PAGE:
Macron’s recent call for the development of like-minded university networks to offer lifelong learning programs and the Commission’s proposal to create the 2025 European Education Area to boost innovation have gained a wide media coverage. However, the European emphasis on such provisions is not new. There is already a strong policy environment that target skill developments amongst professionals, including Europe’s SMEs, to help achieve the digital transformation and growth in the competitive global markets. The 2016 report Upskilling European industry: New operational tools wanted makes recommendations on the launch of ‘company, sectoral, regional, and multi-stakeholder digital academy initiatives’. Similarly, the 2016 New Skills Agenda for Europe calls for stakeholder support in creating organised learning environments for SMEs.
In comparison to this strong policy emphasis, the reach of the actual training opportunities offered to the European SMEs remain rather limited. The EIC SME Instrument provides funding to only a selected group of SMEs with potential to growth that is supported with free training, access to fairs, and business acceleration services. Affiliated coaches help SMEs to progress over the life cycle of their innovation, from idea to proof of concept, to first pilot application and upscaling and expansion. In a more ad-hoc manner, Enterprise Europe Network offers guidance to the SMEs with global partnerships and international market growth via experts based in local contact points.
This shows, there is room for collaborative advancement. In order to create a sustainable transition towards upskilling European industry, these efforts can be, and should be further backed by universities through developing more lifelong learning programmes targeting SMEs and larger corporates.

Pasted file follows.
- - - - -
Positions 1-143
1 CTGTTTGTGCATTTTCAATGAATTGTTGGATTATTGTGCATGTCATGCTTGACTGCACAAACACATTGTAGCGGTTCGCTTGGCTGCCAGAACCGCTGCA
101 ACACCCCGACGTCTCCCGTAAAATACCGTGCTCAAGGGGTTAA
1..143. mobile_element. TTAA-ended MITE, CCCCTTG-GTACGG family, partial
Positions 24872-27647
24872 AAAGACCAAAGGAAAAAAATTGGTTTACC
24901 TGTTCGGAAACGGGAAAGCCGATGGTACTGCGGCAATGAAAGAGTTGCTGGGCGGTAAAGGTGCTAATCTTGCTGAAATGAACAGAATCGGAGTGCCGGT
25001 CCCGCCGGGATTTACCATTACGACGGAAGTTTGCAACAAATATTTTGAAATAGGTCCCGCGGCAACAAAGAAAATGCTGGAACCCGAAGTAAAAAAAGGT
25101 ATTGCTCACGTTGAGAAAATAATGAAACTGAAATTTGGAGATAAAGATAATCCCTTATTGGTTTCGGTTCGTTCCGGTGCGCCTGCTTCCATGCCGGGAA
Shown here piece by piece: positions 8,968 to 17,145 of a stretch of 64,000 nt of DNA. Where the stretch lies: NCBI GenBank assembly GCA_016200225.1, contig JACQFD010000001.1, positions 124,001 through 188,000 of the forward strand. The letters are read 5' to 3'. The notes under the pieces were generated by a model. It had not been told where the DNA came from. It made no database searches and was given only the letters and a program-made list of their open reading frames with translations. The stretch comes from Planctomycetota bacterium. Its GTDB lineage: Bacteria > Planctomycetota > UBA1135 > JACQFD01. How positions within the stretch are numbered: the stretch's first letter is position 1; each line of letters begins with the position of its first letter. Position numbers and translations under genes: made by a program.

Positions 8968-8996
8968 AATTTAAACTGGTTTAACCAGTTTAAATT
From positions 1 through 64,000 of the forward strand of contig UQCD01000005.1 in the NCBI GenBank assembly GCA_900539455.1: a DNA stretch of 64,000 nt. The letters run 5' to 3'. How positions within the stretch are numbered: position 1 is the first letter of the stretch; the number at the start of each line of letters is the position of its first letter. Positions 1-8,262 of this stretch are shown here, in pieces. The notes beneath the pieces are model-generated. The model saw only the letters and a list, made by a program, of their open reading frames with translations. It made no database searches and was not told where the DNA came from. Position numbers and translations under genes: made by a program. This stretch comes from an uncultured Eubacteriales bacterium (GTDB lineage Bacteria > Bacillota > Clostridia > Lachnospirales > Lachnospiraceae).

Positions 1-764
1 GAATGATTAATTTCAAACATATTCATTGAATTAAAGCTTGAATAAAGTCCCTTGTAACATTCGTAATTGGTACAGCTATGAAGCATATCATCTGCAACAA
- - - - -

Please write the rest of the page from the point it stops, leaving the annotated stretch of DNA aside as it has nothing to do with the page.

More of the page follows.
What are some of the current examples from the European landscape that could set an example of UBC in lifelong learning?
Acknowledging that corporate training is key to develop a culture of innovation and an important tool for the pursuit of the company’s strategic goals, the leading European house appliance manufacturer Gorenje Group founded the in-house Corporate University of Gorenje (CUG). The group cooperates with three renowned higher education providers, as Chalmers University of Technology (Sweden), University of Ljubljana (Slovenia), Delft University of Technology (The Netherlands) in designing education and training programs, called ‘academies’ within the university. Currently, CUG offers five academies that target topics ranging from development of entrepreneurial skills, leadership, and product creation to digital transformation processes.